In 1877, a town was platted by Elisha Barnes and was named after the area’s first merchant, Barney Prine. Thus, the oldest city in Central Oregon, Prineville, was born.

The county seat of Crook County, Prineville was the hub of Central Oregon life. The entire county encompassed more than 8,600-square miles. But it shrunk to just under 3,000-square miles with the establishment of Jefferson County in 1914 and then Deschutes County in 1916.

Before the counties split, Prineville settlers felt certain that because of its status in the county, the Union Pacific Railroad would see fit to bring the inevitable railroad through the town. They guessed wrong.

In 1910, the Union Pacific Railroad company chose the fledgling cities of Bend and Redmond to steam through, leaving Prineville to seemingly suffer the same fate that many towns had at the hands of being overlooked by the mighty train company.

Prineville had other plans.

Rather than be left in the dust by progress, the city banded together in 1918 and formed its own municipal railroad that would stretch from the west side of the city 19 miles to meet the Union Pacific just north of Redmond. The gamble paid off and the city remained, though never quite reaching the heights of Bend. Prineville survived and still operates the only city-owned railway in the United States.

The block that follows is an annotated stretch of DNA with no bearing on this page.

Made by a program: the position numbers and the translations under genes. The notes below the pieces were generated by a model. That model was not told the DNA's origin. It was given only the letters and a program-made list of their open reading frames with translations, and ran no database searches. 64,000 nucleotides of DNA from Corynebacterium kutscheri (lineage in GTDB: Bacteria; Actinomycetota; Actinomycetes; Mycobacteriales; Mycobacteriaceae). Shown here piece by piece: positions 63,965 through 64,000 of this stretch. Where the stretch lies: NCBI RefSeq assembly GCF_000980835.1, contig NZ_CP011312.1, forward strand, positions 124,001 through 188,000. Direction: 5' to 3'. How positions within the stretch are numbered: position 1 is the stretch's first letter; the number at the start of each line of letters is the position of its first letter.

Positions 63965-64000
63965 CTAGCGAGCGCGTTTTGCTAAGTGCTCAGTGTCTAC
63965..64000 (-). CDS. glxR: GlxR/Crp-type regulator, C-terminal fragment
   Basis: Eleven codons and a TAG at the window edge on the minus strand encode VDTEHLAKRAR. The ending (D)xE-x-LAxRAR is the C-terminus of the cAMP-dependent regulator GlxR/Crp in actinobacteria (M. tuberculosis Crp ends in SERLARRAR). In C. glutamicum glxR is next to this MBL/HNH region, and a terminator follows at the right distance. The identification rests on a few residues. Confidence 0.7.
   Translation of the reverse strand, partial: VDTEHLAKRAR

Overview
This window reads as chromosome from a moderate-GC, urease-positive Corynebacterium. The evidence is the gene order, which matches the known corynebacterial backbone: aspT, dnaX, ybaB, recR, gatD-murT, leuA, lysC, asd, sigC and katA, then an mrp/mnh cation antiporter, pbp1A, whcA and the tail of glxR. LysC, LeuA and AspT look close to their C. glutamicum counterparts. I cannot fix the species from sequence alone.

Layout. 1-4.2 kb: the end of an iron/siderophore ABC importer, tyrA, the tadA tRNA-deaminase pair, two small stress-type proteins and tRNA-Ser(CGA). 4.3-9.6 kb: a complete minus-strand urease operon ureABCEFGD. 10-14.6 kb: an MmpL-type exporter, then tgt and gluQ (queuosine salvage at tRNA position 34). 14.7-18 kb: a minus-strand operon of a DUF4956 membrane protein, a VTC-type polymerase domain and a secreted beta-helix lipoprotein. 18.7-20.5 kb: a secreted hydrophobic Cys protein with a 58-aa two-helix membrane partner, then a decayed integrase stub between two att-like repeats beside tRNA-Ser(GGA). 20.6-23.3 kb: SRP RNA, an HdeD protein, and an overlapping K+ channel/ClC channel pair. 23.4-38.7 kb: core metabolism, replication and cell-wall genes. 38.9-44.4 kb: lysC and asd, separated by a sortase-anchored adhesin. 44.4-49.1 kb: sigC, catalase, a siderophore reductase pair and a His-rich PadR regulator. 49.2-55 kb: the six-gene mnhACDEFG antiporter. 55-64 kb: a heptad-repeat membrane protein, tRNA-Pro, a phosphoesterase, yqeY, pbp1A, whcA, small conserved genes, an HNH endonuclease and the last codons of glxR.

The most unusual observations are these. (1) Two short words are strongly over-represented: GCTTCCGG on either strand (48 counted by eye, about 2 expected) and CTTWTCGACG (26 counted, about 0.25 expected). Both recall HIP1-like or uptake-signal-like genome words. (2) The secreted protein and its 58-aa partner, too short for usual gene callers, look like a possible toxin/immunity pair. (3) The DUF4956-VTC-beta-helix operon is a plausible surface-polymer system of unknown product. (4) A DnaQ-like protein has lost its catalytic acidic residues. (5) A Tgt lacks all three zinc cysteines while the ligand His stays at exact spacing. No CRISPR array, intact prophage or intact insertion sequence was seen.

Today, the road into town from the west is met with the signs of changing times for Prineville. Massive data centers from Facebook and Apple have taken the place of the juniper dotted landscape.

Soon after the monolithic buildings, the landscape opens to the valley below, nestled between basalt mesas and buttes.

As the road descends towards the town of just over 10,000 people, the Ochoco Wayside offers travelers a spectacular view of the city below.

Further east along U.S. Highway 126, the main thoroughfare is lined with local shops and boutiques interspersed with national fast food chains, banks and real estate offices. Halfway through town one facade catches the eye.

A turn of the century, brick building adorned with a clock tower and cupola, vines crawling up the sides and a fountain that’s front and center.

The Crook County Courthouse was built in 1909 on the site of the previous and first courthouse in the county.